April 18, 2017
Ruth Milliken works for Dunelm Energy and is the Fundraising Coordinator for Scotland Lights up Malawi. She has worked with the project from the very start – concentrating on fundraising and business engagement as well as providing overall organisational and management support. Last year Ruth had the opportunity to travel to Malawi with SolarAid to meet and visit with some of the people and organisations in Malawi who have benefited from the project. Below Ruth shares her thoughts on just how powerful the shared journey for climate justice and education is.
I am not sure about you – but I am like a moth to a flame when it comes to a Mandela quote. Indeed, I even have one printed on my kitchen wall!
Nelson Mandela, was a great man and a leader who saw needs in our world and wasn’t afraid to play his part. Equipped with an abundance of compassion, determination and wisdom, his words are still speaking truth and accountability in our world today.
The thought-provoking and impactful words, “overcoming poverty is not an act of charity but an act of justice” from Mandela were the closing note to the Scotland Lights up Malawi celebration event held in February. Since that time of showcasing and thanksgiving, I have been reflecting on Phase 1 of the project. On its continuation and a number of other projects all addressing various shortcomings in our world, whether they be (gender) equality, injustice, health, schooling, energy or many other issues that affect people in varying degrees.
This reminds me not to downplay the fundamental building blocks in life that some people still very much lack. One such block is education. We all know about this, but, perhaps like me, you too sometimes lose sight of its significance and what it means for those without it. Lack of education can mean limitation and the consequences of that lack intertwine with so many things. We must not underestimate what education offers the future – when it is available.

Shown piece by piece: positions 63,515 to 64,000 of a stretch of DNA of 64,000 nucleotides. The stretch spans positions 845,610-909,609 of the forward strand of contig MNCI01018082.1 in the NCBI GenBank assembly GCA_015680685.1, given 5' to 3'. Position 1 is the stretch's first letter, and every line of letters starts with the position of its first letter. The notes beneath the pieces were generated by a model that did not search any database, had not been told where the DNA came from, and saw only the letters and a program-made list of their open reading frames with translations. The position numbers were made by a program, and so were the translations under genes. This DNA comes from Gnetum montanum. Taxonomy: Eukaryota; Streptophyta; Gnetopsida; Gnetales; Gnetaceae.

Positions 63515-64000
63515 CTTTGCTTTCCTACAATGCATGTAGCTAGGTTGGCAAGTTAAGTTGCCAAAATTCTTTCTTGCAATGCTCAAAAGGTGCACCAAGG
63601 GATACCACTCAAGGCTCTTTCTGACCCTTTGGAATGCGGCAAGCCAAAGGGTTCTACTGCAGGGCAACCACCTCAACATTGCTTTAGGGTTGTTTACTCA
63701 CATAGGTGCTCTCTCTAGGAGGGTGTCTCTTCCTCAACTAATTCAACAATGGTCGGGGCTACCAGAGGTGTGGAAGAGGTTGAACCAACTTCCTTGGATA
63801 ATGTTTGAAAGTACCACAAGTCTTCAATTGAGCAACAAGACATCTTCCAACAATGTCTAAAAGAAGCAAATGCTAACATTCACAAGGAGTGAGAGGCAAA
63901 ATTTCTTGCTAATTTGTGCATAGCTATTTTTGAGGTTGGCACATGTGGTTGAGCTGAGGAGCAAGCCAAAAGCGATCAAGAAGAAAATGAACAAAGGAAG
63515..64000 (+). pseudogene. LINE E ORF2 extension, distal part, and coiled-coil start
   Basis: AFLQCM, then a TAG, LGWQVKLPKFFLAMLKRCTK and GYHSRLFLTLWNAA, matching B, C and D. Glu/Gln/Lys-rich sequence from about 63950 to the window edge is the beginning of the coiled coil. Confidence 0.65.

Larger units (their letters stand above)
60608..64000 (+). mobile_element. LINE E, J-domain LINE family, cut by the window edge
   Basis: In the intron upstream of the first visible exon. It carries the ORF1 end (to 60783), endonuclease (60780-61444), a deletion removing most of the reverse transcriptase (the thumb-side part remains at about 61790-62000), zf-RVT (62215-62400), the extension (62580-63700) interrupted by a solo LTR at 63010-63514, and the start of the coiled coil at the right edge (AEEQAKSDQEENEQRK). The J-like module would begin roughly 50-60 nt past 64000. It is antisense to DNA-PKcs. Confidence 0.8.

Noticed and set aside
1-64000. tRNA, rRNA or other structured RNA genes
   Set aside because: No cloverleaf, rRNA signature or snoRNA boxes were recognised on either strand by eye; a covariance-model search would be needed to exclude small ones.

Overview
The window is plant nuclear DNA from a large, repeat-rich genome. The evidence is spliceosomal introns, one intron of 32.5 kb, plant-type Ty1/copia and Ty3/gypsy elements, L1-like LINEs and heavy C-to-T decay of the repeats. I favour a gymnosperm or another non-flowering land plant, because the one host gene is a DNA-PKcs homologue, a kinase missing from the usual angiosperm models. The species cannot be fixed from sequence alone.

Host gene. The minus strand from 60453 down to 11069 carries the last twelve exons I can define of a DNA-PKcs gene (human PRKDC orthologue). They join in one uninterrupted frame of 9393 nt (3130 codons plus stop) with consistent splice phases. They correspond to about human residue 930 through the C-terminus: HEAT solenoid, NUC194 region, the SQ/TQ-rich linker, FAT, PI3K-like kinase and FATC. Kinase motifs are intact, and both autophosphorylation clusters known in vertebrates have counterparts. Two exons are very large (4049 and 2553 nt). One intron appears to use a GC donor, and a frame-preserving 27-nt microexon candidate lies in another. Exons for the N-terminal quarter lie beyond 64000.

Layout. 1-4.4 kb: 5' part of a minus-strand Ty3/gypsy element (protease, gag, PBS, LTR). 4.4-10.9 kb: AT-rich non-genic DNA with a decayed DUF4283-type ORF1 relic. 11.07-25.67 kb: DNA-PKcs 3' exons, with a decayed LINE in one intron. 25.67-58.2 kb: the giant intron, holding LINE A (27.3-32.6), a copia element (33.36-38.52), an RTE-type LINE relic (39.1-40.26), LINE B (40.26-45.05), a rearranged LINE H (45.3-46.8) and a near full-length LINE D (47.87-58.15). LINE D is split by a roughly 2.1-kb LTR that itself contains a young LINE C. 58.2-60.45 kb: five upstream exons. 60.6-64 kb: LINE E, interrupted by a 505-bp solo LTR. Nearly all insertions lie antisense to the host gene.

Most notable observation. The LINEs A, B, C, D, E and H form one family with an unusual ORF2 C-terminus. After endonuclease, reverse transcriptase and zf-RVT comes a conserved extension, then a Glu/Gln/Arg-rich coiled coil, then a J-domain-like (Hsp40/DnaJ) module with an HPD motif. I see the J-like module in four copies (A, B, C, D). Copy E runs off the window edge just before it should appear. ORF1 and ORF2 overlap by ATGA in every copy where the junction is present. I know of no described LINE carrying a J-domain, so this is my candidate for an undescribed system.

Mandela said – “Education is the most powerful weapon which you can use to change the world”.
A powerful weapon yes, one that has an incredible potential and value in bringing about significant change for good. Education gives access, ability and opportunity. It can steer us to better understanding, it can finely tune our moral compass, and it can help us develop skills and abilities to meet any challenge. It can give us the tools to distinguish the very difference between right and wrong.
I think most of us agree that education can enable people, whatever their circumstances, with a greater chance of overcoming adversity, injustice, and poverty. With enablement comes responsibility. When that responsibility is recognised, ignorance is diminished and that transformation can provide freedom, hope and a future.
In Phase 1 of Scotland Lights up Malawi, we saw Keep Scotland Beautiful share climate justice education in our own society by empowering Scottish young people to understand and act on some of the many aspects of climate justice. Glasgow Caledonian University enabled us to provide greater impact with their research. And Scottish businesses provided financial support to enable SolarAid to share its practical knowledge, products and resources. Which in turn have helped thousands of Malawians start to overcome poverty by educating them about safe, clean energy that is accessible and affordable.
Education on the significance of something as simple as changing kerosene to a solar light unlocks a great transformation, offers freedom and the very first step onto the energy ladder.
I continue to be in the midst of an educational journey myself as we continue work here in Scotland to support SolarAid’s awareness efforts – a responsibility I am honored to have.
Considering the potential of this weapon – what does education look like to you? At home, in your workplace, in Scotland, or further afield? What can you do to educate or to be educated so as to act justly?
Education, a powerful force for good!